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News Article

June 08, 2012
Celebrating the crab

Whether it's by boat or plane, people in the know are making their way to Fresh Creek, Andros, this weekend for the 15th Annual All-Andros Crab Fest.
From the iconic release of thousands of white and black crabs, which people make a mad dash to catch, to the crabby games, to a special corner set up just for the kids, and the many ways to indulge in crab cuisine at Queen's Park, Crab Fest is a festival to be enjoyed by all.
And nothing could possibly be better than giving Bahamians a native crab treat to enjoy while listening to the sounds of some of the country's hottest performers. Ira Storr and the Spank Band, Elon Moxey, Veronica Bishop, Stileet, K.B., Terez Hepburn and Geno D are all expected to take to the stage at some point during the June 8-10 event, to wow the crowd with their performances that always prove to be energetic. Sealing the musical deal will be hometown favorites the Soulful Groovers, Foxy and the Boys and steel pan player Francis Henry.
So for those people jonesing for a down home affair, Crab Fest is the place to be.
It is clear that the festival, which originally was formed as a means to boost the local economy, while reuniting family members and friends from Central Andros in the traditional style of a homecoming, has now escalated into the most anticipated cultural event of the year in Andros.
"Over the years, the All-Andros Crab Fest has gone from being just something only locals came out to support, to people from other areas of Andros boating in to see to what we have now. Hundreds of people flood in from the capital and other islands to be a part of this spectacular display of culture," said Peter Douglas, founder of the Crab Fest. "This has grown into something people from all walks of life thoroughly love. There is nothing like this in The Bahamas with all the cultural and natural things that will be on display."
No matter how sweet the music at Crab Fest though, the main attraction is always the crab catching event and other crab inspired games for people to participate in.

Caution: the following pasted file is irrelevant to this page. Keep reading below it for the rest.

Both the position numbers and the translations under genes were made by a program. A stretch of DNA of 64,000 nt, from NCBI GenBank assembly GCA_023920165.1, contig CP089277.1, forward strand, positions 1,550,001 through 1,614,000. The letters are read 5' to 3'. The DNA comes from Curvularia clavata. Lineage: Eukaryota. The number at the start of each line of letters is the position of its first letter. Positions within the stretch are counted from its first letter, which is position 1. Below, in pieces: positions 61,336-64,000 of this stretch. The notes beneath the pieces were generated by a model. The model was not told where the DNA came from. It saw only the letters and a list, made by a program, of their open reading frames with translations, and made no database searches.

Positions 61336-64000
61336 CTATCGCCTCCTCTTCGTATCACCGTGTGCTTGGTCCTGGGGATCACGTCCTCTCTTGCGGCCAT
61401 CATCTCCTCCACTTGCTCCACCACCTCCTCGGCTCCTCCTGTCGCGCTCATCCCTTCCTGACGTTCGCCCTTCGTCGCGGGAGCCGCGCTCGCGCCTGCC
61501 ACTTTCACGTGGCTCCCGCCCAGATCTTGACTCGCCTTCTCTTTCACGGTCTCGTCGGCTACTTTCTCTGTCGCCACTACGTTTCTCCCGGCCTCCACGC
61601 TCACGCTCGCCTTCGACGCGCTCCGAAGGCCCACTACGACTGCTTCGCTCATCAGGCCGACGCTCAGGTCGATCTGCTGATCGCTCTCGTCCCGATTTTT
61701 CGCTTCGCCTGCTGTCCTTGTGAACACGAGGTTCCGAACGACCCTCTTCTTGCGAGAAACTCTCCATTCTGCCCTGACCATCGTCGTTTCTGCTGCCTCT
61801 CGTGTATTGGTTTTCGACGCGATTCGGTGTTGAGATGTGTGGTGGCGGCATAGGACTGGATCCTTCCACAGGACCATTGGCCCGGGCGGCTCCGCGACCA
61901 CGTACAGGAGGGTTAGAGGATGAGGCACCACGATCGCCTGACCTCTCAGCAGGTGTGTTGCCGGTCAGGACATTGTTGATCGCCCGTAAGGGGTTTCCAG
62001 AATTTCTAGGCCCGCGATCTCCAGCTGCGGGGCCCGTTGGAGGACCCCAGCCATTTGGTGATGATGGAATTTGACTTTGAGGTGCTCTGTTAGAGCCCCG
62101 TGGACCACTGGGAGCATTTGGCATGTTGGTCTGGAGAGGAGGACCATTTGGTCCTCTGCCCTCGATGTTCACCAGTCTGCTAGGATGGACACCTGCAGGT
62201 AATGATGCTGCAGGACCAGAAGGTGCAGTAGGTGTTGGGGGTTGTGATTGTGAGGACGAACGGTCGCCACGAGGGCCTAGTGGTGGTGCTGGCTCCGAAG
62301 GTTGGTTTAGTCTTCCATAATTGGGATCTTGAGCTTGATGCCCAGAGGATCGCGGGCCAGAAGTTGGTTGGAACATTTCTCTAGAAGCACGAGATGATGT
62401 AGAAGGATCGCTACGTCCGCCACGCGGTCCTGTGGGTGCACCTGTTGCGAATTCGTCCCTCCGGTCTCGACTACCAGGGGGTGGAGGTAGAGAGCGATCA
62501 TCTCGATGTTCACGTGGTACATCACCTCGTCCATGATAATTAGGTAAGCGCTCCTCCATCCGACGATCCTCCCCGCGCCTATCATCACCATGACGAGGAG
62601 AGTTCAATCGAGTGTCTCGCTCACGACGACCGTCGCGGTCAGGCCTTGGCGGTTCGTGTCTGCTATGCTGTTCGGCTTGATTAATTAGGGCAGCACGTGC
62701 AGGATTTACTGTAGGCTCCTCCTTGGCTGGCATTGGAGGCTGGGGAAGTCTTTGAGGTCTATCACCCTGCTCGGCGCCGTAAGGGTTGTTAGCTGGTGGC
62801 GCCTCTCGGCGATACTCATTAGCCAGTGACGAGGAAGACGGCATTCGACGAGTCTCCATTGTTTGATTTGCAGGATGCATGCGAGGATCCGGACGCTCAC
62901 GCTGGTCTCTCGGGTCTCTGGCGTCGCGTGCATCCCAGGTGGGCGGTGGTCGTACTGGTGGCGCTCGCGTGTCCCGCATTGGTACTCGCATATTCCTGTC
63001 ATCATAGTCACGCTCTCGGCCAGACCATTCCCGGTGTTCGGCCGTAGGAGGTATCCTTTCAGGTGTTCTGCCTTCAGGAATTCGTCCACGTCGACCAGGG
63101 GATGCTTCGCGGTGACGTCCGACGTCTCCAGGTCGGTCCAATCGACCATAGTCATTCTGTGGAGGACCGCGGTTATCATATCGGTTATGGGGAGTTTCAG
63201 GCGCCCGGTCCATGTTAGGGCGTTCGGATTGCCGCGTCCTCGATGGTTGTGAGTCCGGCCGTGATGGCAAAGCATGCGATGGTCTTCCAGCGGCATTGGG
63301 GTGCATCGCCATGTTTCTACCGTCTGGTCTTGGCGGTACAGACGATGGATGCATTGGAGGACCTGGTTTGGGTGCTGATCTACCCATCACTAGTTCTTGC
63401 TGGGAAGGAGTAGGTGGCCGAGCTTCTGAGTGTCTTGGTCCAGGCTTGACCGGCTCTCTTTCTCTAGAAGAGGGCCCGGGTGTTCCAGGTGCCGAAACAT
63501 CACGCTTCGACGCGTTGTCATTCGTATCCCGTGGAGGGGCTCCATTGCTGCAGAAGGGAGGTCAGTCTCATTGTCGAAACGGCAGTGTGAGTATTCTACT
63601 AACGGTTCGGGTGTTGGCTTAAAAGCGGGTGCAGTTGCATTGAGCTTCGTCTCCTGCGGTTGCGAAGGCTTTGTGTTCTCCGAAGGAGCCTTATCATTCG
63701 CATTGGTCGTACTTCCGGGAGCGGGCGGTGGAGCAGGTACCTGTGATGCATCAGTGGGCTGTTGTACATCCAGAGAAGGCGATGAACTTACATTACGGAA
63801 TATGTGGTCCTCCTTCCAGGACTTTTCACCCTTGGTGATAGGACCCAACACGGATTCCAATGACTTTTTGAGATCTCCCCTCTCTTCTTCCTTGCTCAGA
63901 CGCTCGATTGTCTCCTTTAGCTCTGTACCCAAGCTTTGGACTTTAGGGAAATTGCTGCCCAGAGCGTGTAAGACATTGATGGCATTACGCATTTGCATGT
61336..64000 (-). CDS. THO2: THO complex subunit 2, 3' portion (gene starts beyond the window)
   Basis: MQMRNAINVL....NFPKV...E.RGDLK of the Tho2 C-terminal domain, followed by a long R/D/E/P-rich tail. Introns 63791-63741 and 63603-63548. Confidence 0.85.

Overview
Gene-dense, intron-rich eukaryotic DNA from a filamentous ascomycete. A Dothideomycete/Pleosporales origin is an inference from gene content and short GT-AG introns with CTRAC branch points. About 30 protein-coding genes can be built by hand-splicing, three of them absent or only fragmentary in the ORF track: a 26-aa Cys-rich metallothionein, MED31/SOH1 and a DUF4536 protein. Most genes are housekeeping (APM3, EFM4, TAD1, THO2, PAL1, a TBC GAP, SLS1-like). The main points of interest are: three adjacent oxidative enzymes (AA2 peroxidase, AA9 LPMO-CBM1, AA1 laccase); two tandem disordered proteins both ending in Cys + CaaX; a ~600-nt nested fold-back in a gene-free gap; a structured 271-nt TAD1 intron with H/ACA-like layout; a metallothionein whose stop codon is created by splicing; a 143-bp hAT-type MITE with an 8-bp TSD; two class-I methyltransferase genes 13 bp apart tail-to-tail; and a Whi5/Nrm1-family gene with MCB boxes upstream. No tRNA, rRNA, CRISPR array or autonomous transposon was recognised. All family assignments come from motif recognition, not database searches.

"Crab catching is always a big hit. We let go thousands of crabs in the park, and the people go wild. It's a mad dash to catch those crabs and see who can catch them the fastest. It's always a lot of fun."
There will be a crab release twice -- once on Friday evening and again on Saturday evening -- to see who can catch the most crabs and who can catch the biggest crab,
Other crab events to look forward to will be the crab race, crab clipping contest, the crab dance and even the crab bag race. Competitions like coconut barking, cane peeling and onion peeling will also be featured.
Some 2,000 crabs will also be held in a crab habitat (with a man-made creek) constructed at the Crab Fest site for the occasion to showcase crabs living in natural quarters. The educational exhibit will give an accurate show of how the crabs that Bahamians love to eat, live in nature.
And for the children, there will be a crab slide show, nature walks, crossword puzzles, craft corner and crab games like pin the legs on the crab and crab hoopla to keep them excited. A bouncing castle and face painting will also hold their interest. They will even be able to learn how to catch crabs in a kid friendly crab-catching class.
To further deepen the cultural experience, there will also be a craft corner where local artisans will display and sell their works from straw hats, bags, shell jewelry, beaded bracelets, necklaces, handcrafted shoes and Androsia products.
Of course with all that activity you are bound to get hungry, but not to worry, there will be lots to eat and drink. There will be many crab dish variations that Androsians boast they have learned to cook -- crab and rice, crab and dough, crab fritters, crab soup, deep fat fried crab, garlic crab, ginger crab, curry crab, crab and grits, crabby patties, crab cakes, stew crab and minced crab.
And for the few people that don't partake of crab delicacies, there will be the non-crab favorites like fried fish, and all the chicken and seafood dishes they can consume, with of course, all of their favorite sides, and pastries. And you can wash it all down with the likes of sky juice and natural fruit drinks. No matter what you head to Andros for, you will definitely leave with a belly full.

All-Andros Crab Fest